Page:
Well, from "agitated, restless, disturbed" we get "state of dread or alarm, nervous agitation, apprehension, fright". It's not an impossible stretch to get from agitated to nervous agitation, but certainly there are other conditions which cause agitation other than being nervous. I can easily think of anger, medication, too much noise, sleep deprivation, Plaintiff's counsel.... The idea that one who is restless also doesn't derive solely from nervousness. I am frequently restless when I am bored and have nothing to do, as when I am waiting for time to pass before I can do something, or for something to happen before I can respond. I am hardly nervous or afraid, but I may be agitated (I may also be agitating to others as they watch me pace and twitter). Disturbed is just to vague to get "nervous" from any more than any other modifier. I regularly describe some movies as "disturbed", not "disturbing" because I believe the movie is so inherently off kilter that it is the cause of its own problem, and not that it just might have that effect on viewers (see Leaving Las Vegas, Hostel, Trainspotting). These movies are hardly nervous, nor do they induce nervousness, and aside from the horror entry, the others don't induce dread, alarm, apprehension or fright, as much as disgust or depression. So, how do we get the nervous fear aspect from mere hype? Because, DD's etymology is incorrect! OED gives the Latin for "tredipus" as scared or alarmed and "trepidare" as to hurry, bustle, be agitated or alarmed. So that gets us the fright, restless and state of alarm elements, but not entirely the apprehension, nervous or dread since the latter are anticipatory of the states of being in fear and/or don't relate to mere "hustle and bustle". It is not unreasonable to tack on the preceding emotional states, but as we know in the law, you can be battered without being assaulted (just remember that the next time you think about drawing on someone while she is asleep). So certainly, you can be put in a state of fear without being nervous about being afraid. Someone jumps out in front of you with a gun, regardless of whether it was a dark alley or a dark and stormy night. Why does the definition of trepidation include the anticipatory states? Because, DD's definitions are incorrect! OED defines the relevant entry solely as "tremulous agitation; confused hurry or alarm; confusion; flurry; perturbation". Most these are similar to the DD definition: agitation, alarm, flurry (= restlessness). Except now we have element of shaking and confusion, which ironically, are effects of being scared. He scared her with the gun and then she shook with fear, unable to think straight for several seconds. Not everyone has to be that scared that they shake and are confused after being scared. Fight or flight allows for other responses. But trepidation does have an archaic usage for trembling, which may derive from either the extreme response to fear or from the perception of the bustling and agitation. More importantly, however, the OED definition brings into focus that the use of the word, although still not the etymology, is on the movement, not the emotional state which may have caused the movement. So, it appears that trepidation refers not just to the state of fear, but also restless energy. Funny, though how despite the convoluted definitions, the usage of the word probably remains the most accurate.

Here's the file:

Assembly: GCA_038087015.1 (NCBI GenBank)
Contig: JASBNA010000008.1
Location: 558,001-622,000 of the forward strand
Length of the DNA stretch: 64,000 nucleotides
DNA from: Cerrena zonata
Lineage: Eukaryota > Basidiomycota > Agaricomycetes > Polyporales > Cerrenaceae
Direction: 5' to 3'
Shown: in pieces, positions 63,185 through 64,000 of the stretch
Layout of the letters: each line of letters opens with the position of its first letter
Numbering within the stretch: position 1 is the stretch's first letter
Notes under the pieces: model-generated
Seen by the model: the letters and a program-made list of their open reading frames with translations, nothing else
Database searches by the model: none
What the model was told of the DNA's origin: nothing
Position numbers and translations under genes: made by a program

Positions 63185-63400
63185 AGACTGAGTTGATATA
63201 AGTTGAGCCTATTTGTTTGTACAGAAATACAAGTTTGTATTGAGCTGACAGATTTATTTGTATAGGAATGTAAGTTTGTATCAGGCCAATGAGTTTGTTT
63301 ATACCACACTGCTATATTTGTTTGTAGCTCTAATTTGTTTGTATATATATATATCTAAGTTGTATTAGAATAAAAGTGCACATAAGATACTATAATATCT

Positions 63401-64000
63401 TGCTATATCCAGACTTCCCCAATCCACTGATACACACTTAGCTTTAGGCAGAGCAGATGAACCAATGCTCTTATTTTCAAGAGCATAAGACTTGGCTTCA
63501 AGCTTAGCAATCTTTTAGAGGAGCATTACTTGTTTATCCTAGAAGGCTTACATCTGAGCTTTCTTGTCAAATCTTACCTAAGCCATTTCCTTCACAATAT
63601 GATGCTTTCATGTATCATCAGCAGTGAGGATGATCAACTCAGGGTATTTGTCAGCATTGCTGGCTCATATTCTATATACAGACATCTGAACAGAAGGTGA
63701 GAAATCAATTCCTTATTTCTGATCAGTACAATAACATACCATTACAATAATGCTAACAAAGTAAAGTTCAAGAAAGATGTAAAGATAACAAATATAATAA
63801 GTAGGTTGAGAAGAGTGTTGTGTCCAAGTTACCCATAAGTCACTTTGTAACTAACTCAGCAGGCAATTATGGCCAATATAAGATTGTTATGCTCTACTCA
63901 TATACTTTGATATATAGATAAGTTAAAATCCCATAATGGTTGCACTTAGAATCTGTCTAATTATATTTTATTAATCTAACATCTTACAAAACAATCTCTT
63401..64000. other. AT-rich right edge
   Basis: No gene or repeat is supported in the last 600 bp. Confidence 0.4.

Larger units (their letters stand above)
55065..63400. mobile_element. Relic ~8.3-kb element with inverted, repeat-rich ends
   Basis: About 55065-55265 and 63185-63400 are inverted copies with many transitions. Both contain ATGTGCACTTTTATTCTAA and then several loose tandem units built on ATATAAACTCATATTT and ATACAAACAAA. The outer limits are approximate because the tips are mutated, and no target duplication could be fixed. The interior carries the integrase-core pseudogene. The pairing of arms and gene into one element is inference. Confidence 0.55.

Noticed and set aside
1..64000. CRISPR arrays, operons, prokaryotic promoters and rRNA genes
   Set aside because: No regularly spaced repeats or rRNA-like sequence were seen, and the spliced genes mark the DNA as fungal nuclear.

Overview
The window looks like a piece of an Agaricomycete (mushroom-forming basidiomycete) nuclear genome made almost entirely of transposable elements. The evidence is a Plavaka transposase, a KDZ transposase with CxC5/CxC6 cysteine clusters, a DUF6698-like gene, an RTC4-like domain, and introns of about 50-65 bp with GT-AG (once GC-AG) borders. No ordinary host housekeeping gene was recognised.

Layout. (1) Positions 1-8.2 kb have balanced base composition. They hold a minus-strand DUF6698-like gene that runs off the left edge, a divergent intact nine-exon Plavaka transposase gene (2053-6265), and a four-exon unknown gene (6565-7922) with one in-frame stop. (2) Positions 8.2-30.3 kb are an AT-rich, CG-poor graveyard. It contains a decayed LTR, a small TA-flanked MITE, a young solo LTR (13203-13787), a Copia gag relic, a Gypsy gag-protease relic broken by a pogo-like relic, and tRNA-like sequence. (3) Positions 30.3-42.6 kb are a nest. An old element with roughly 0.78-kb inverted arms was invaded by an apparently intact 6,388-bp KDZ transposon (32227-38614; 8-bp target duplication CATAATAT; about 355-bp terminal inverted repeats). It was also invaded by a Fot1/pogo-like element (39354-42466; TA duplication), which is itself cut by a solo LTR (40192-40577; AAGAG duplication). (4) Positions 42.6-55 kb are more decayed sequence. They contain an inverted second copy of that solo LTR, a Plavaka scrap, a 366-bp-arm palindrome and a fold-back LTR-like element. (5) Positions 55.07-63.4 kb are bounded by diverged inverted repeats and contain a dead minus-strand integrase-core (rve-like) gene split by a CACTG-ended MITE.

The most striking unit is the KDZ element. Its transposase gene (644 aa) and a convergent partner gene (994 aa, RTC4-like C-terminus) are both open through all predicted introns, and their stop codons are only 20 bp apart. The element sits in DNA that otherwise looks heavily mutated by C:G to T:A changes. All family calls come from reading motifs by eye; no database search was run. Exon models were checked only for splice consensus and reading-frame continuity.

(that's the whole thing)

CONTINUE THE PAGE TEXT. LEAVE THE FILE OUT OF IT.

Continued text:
Either way, I'll take a strict and narrow usage of trepidation for only in the state of fear, alarm or agitation, and stay away from the preceding or antecedent states, and try to remember that it really should describe movement. Her trepidation about going to rehearsals unprepared and being singled out for an inadvertent solo motivated her to practice 3 hours that day. That works for the limited definition from DD and our understanding of common usage, but doesn't work with the OED definition, relative to the motion meaning. His trepidation immediately abated when he arrived too early for the hearing. Yeah, maybe, but even thought it may have meant the bustle and flurry elements, it still reads like fear. In her trepidation at what the police wanted, she could barely open the door. Still just fear.